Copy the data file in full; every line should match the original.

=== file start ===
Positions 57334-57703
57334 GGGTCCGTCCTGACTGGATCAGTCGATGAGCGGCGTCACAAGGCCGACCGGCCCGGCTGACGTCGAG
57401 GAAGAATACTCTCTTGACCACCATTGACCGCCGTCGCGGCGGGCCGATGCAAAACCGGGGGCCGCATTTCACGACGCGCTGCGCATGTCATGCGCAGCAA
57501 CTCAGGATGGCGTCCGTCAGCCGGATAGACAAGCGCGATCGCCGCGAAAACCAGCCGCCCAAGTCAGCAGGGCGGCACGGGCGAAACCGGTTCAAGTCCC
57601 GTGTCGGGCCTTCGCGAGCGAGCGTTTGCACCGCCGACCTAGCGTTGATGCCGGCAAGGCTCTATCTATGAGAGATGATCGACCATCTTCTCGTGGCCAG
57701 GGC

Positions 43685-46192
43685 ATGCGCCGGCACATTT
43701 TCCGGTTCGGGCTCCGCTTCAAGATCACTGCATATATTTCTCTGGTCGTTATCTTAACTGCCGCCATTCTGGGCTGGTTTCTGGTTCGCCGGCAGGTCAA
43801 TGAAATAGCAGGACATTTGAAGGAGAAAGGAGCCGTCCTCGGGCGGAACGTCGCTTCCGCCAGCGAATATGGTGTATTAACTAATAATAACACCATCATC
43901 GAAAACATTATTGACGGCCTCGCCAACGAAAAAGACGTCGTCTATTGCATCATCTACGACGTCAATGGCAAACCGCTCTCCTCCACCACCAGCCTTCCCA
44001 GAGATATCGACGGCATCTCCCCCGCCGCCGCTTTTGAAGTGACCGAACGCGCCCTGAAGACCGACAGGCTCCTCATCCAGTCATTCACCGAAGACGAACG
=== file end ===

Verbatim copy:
Positions 57334-57703
57334 GGGTCCGTCCTGACTGGATCAGTCGATGAGCGGCGTCACAAGGCCGACCGGCCCGGCTGACGTCGAG
57401 GAAGAATACTCTCTTGACCACCATTGACCGCCGTCGCGGCGGGCCGATGCAAAACCGGGGGCCGCATTTCACGACGCGCTGCGCATGTCATGCGCAGCAA
57501 CTCAGGATGGCGTCCGTCAGCCGGATAGACAAGCGCGATCGCCGCGAAAACCAGCCGCCCAAGTCAGCAGGGCGGCACGGGCGAAACCGGTTCAAGTCCC
57601 GTGTCGGGCCTTCGCGAGCGAGCGTTTGCACCGCCGACCTAGCGTTGATGCCGGCAAGGCTCTATCTATGAGAGATGATCGACCATCTTCTCGTGGCCAG
57701 GGC

Positions 43685-46192
43685 ATGCGCCGGCACATTT
43701 TCCGGTTCGGGCTCCGCTTCAAGATCACTGCATATATTTCTCTGGTCGTTATCTTAACTGCCGCCATTCTGGGCTGGTTTCTGGTTCGCCGGCAGGTCAA
43801 TGAAATAGCAGGACATTTGAAGGAGAAAGGAGCCGTCCTCGGGCGGAACGTCGCTTCCGCCAGCGAATATGGTGTATTAACTAATAATAACACCATCATC
43901 GAAAACATTATTGACGGCCTCGCCAACGAAAAAGACGTCGTCTATTGCATCATCTACGACGTCAATGGCAAACCGCTCTCCTCCACCACCAGCCTTCCCA
44001 GAGATATCGACGGCATCTCCCCCGCCGCCGCTTTTGAAGTGACCGAACGCGCCCTGAAGACCGACAGGCTCCTCATCCAGTCATTCACCGAAGACGAACG